thanks from me too))) usually i dont like things of that kind but this time i liked it)

  • LaVonne Reimer

    Mark, I appreciate all your posts, especially the way you continue the dialog via comments. This one appealed to me for many of the same reasons already covered but point #2 brought back a memory. I’m now a lawyer who has firmly turned entrepreneur but back when I first started practicing law I couldn’t understand why my partners were always summoning clients to our 20th floor offices. It made so much more sense to me to go and see them in their environment. Understand why they started their company and how they thought about it. That’s what I did. I just thought of it as being a better lawyer. Looking back on it now I can’t say whether it was a female perspective or not but it surely was the beginning of the end of my career as a lawyer. The business side just seemed so much more interesting! Thanks again for another inspiring post.

  • http://academia-research.com/ essay jobs

    Useful post. Thanks for it.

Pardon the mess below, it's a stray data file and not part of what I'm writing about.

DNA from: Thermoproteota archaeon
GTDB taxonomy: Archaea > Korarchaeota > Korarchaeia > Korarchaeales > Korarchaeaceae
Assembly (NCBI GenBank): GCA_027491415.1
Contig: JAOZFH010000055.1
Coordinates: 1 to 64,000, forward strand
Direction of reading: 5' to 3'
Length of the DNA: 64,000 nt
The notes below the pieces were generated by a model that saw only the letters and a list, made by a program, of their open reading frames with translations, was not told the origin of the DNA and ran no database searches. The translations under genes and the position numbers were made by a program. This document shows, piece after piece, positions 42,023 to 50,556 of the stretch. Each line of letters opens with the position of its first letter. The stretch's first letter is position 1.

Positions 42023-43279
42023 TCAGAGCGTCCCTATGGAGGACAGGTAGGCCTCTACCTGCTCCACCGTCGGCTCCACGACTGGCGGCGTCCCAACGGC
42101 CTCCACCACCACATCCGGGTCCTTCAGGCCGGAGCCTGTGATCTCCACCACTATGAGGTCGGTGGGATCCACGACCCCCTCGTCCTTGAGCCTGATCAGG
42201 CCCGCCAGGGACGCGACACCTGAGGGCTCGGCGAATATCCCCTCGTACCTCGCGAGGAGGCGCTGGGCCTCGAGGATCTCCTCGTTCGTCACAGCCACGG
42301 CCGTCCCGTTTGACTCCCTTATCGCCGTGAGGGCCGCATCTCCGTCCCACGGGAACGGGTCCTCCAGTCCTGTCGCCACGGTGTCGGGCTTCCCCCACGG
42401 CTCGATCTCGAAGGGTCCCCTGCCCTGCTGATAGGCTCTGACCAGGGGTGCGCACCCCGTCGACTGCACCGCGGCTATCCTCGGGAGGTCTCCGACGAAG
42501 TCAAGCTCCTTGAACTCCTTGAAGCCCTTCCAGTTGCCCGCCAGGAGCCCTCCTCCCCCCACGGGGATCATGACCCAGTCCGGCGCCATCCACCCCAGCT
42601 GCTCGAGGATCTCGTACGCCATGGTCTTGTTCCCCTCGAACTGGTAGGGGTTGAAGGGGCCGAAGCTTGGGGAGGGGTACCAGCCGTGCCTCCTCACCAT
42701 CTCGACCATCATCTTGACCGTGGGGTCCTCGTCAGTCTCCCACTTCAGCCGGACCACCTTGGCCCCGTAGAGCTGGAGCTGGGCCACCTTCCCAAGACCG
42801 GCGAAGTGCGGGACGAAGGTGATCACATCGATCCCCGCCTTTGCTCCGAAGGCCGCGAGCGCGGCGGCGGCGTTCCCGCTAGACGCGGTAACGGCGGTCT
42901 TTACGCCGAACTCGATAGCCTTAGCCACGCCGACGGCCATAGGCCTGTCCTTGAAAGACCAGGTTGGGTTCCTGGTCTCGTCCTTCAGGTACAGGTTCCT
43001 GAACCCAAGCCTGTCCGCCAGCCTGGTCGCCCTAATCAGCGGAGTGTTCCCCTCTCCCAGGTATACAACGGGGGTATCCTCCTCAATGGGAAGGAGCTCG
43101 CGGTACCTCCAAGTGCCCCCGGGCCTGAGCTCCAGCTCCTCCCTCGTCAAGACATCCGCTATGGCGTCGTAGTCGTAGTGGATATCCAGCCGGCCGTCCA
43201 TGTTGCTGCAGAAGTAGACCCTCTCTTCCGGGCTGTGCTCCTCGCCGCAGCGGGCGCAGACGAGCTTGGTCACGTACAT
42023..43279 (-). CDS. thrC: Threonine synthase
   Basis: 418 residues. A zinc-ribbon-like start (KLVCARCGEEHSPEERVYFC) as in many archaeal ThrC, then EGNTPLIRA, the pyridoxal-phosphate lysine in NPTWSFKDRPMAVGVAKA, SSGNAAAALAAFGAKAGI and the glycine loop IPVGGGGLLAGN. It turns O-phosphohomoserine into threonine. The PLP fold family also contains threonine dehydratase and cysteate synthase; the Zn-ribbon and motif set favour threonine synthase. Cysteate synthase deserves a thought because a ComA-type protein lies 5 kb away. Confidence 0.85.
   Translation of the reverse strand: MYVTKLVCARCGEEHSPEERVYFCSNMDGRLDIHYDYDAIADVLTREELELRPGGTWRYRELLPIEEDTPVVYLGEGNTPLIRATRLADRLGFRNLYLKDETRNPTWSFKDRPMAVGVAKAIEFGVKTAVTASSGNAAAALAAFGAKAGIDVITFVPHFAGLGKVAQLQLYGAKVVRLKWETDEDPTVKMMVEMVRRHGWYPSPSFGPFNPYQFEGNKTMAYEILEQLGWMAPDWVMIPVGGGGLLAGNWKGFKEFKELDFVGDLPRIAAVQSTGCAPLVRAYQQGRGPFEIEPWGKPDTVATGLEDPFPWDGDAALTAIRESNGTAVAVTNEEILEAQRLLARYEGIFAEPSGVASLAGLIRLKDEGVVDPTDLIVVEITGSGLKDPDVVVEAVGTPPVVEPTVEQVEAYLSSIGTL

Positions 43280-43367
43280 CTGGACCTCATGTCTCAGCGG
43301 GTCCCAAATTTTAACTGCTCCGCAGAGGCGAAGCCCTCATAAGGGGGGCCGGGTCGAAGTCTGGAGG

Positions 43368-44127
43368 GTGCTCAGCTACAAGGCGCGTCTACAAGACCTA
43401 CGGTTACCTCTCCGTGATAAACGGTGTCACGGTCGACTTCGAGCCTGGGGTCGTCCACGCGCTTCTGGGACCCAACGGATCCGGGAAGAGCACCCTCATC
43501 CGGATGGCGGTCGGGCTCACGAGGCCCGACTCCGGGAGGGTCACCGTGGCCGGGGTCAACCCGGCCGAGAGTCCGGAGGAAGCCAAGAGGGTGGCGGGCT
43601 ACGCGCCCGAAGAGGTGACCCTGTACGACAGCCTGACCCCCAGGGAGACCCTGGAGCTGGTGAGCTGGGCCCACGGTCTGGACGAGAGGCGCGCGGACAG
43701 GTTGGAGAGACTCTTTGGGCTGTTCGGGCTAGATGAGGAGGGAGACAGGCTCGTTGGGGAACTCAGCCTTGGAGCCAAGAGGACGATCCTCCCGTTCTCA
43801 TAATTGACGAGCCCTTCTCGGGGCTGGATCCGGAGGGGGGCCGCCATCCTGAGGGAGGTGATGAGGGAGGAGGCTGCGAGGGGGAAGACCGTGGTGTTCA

• http://www.prudentcloud.com Subraya Mallya

    Great insights around sales for Gotham Gal. As for amount of talking by sales guys – I had this line (that I borrowed from some book I read) for my sales guys – we have two years and one mouth – so listening should be twice as much as your talk. It is so true. Another one I used to tell sales guys was – be a doctor and not an auctioneer. As you can imagine coming from a techie guy – sales guys did not appreciate it as much :)

  • http://notesfromtheninjabunny.tumblr.com/ Emily Merkle

    Well – you know – I’ve proven that I can generate revenue with my strategies. I am 36 – been in 12 years. I do not worry about deadbeats – I do not work for large bureaucratic companies. Deadbeats wash out. I’ve sweated enough. I am tired of – as you say – filling other people’s pockets while they lord about. I will not stand for it. But I do not know how to break through. I look young – say 28. I am reasonably attractive. I am running into gender discrimination. I feel sometimes I intimidate men….??